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Virginius Island is a small island located in the southern portion of Harpers Ferry on the Shenandoah River. Virginius was once an independent town and was home to various businesses, with the primary industry being water mills. Financial problems, destruction caused by the Civil War, and repeated flooding caused the island to be completely abandoned by 1936. Today, Virginius Island is accessible to the public and has many ruins of structures such as factories and mills.


  • Virginius Island map dating to 1844. Image obtained from the National Park Service.
  • Ruins of the Shenandoah Pulp Company Factory. Image obtained from Panoramio.
  • Ruins of a cotton mill. Image obtained from Panoramio.
  • Remains of water tunnels, used to transport water to the mills. Image obtained from Panoramio.

Virginius Island was one of the only plots of land in Harpers Ferry that was not owned by either the federal government or the Wager family in the early nineteenth century. In 1806, the Patowmack Company built a 580-yard canal through the land to create a bypass around the Shenandoah River’s rapids. In 1816, Virginius Island was claimed by a surveyor named Daniel McPherson; the property switched hands two more times before being purchased by a group of entrepreneurs in 1824. The group consisted of locals Townsend Beckham, Fontaine Beckham, Edward Wager, and Lewis Wernwag. In 1826, they petitioned the Virginia General Assembly to incorporate the island as the Town of Virginius, which was approved in January of 1827.

Virginius quickly developed into a small industrial village. The Winchester and Potomac Railroad was built through the island by the 1830s. Houses were constructed, as well as a variety of businesses which harnessed the water power provided by the Shenandoah River. There was a tannery, a machine shop, a cooper’s shop, a blacksmith shop, a foundry, cotton mills, flour mills, grist mills, and sawmills. One of the most prominent enterprises was the Harpers Ferry & Shenandoah Manufacturing Company, established in 1846. The company built cotton mills and constructed new waterworks to provide more waterpower. However, the company went bankrupt in 1852, and many of its assets were destroyed by flooding the same year. The Harpers Ferry & Shenandoah Manufacturing Company, like several other businesses in Virginius, had accumulated too much debt. The town of Virginius was absorbed into the faster-growing Harpers Ferry when it was incorporated in 1851.

By 1854, the entire island had been acquired by Abraham Herr, and was referred to afterwards as Herr’s Island. Herr continued operating the island’s industries through partnerships or by leasing them to individuals. Virginius Island was hit particularly hard by the Civil War. In 1861, Confederate forces torched Herr’s mill after he had provided Union troops with wheat. Later on, all the remaining structures were commandeered by Union forces for the remainder of the war. Many residents of the island left, including Herr himself. Finally in 1867, he sold Virginius to Jonathan C. Child and John A. McCreight.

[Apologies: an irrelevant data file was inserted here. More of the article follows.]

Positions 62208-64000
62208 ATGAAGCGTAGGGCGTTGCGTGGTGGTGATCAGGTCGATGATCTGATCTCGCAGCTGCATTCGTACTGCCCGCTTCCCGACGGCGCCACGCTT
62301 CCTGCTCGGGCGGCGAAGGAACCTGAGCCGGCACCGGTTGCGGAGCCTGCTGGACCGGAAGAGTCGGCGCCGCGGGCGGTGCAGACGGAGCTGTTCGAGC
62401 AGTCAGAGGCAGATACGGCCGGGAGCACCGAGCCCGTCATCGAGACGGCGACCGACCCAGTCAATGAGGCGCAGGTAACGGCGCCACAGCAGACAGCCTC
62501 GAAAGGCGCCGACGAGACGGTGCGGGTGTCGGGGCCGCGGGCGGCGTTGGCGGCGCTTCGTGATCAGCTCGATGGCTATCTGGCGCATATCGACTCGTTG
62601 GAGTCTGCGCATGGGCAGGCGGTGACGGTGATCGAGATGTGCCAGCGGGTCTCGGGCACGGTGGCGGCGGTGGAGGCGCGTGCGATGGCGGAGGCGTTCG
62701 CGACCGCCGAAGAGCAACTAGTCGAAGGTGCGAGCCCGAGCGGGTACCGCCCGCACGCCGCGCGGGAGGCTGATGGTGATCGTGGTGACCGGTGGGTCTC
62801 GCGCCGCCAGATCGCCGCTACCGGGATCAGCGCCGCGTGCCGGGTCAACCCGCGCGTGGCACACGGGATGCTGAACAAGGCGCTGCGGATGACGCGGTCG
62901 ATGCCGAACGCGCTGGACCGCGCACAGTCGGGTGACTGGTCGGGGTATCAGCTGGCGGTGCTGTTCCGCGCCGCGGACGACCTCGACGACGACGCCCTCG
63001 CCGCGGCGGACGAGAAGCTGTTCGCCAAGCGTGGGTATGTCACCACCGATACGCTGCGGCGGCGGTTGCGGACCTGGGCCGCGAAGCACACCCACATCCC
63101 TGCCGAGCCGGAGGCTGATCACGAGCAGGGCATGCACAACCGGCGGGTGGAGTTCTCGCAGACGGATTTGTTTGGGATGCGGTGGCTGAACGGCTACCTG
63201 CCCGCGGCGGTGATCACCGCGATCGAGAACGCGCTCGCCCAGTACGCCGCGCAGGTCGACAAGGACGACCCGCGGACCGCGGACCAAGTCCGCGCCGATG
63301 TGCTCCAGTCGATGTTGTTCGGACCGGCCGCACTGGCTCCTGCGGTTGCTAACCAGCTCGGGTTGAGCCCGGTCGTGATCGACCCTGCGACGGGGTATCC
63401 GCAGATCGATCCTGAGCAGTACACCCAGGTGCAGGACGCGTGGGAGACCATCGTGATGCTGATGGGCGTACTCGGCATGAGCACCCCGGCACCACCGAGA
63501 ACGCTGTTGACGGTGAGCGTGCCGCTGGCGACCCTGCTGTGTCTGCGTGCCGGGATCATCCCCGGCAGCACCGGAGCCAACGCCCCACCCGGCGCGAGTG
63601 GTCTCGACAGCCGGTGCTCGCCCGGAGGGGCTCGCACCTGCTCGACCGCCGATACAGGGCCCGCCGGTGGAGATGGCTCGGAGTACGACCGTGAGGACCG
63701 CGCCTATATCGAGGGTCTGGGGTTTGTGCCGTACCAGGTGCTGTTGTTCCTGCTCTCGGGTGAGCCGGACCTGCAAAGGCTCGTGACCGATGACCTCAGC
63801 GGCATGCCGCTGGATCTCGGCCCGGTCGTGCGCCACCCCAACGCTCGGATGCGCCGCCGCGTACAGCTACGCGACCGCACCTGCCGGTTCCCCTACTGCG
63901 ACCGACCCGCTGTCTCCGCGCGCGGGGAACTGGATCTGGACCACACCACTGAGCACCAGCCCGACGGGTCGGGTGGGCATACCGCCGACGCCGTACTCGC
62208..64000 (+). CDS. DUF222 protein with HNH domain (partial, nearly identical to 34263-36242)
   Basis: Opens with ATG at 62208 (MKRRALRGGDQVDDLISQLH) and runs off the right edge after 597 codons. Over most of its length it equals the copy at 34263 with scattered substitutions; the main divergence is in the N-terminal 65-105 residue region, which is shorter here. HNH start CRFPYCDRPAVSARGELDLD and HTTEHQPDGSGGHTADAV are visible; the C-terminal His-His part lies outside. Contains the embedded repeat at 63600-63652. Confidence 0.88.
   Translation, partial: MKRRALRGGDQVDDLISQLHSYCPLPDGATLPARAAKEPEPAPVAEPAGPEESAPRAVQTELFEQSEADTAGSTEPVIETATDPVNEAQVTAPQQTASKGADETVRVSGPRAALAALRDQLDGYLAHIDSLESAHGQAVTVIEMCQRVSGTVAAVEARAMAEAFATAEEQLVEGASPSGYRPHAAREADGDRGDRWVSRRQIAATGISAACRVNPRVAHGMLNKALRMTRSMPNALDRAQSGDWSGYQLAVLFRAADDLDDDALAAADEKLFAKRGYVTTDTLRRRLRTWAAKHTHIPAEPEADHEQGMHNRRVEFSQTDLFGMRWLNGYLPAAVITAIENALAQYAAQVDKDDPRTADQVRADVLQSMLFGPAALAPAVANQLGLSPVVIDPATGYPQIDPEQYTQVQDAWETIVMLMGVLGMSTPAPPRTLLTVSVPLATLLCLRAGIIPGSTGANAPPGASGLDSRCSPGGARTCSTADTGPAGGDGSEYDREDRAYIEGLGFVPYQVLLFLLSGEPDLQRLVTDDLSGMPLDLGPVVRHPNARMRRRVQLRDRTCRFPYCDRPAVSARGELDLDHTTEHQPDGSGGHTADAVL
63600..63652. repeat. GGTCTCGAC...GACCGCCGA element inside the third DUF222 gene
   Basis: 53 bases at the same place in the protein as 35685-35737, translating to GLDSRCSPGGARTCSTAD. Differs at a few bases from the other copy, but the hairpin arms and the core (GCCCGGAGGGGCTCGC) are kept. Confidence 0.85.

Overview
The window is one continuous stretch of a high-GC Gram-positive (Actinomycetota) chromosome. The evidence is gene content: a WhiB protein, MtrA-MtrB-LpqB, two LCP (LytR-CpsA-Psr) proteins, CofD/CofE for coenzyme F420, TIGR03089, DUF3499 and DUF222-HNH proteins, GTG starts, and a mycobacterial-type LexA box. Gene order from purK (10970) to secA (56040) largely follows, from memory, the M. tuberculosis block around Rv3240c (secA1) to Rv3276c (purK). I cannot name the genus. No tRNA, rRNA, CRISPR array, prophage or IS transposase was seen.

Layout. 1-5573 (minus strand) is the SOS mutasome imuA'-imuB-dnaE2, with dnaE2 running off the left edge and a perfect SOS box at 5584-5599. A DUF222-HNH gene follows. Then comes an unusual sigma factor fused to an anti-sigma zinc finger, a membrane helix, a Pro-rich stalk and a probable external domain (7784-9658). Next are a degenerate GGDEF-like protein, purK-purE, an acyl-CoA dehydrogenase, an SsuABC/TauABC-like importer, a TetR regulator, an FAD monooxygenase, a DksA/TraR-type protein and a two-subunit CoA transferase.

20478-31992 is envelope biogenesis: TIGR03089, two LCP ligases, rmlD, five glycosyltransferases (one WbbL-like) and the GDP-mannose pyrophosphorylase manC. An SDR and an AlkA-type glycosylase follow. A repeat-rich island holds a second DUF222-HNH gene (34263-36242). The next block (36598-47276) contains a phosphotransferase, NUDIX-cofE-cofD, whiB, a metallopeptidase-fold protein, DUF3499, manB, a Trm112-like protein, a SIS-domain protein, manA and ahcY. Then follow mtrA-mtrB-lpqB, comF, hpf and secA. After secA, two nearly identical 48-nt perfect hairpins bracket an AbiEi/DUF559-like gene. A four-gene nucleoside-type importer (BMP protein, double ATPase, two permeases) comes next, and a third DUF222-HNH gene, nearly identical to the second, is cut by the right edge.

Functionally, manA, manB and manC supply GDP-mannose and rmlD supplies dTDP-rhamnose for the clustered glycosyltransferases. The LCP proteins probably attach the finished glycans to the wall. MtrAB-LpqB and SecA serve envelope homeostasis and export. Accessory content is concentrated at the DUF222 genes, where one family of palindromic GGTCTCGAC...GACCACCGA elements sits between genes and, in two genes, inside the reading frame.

Child and McCreight refurbished one of the island’s cotton mills into a new flour mill. Of all the industries on Virginius Island, flour milling was the most successful and longest-lasting. Child and McCreight’s mill would produce up to 80,000 barrels of flour annually. Gradually the flour industry tapered off as steam power began displacing waterpower. In 1887, Thomas H. Savery created the Shenandoah Pulp Company and opened a pulp mill on Virginius. The pulp mill was very successful, and generated small amounts of electricity in its later years before closing in 1935.

One of the biggest hindrances to permanent development on Virginius Island was its tendency to flood frequently. Catastrophic floods in 1852, 1870, 1924, and 1936 destroyed or damaged many of the island’s structures. By 1936, there were no more residents or businesses remaining on Virginius. Today, the ruins and foundations of many buildings survive, including factories, mills, water tunnels, and houses. Virginius Island is open to the public, and visitors are advised not to touch or disturb the ruins as they are very fragile.

Gilbert, David T. A Walker's Guide to Harpers Ferry, West Virginia. 8th ed. Harpers Ferry, WV: Harpers Ferry Historical Association, 2016.

National Park Service. Historical American Engineering Record: Virginius Island: Water Powered Industrial Village. 1987.

Photo 1: https://www.nps.gov/tps/how-to-preserve/currents/virginius/images/Figure7_jbrown1844.gif
Photo 2: http://static.panoramio.com/photos/large/83076306.jpg
Photo 3: http://static.panoramio.com/photos/large/110965820.jpg
Photo 4: http://static.panoramio.com/photos/large/110965762.jpg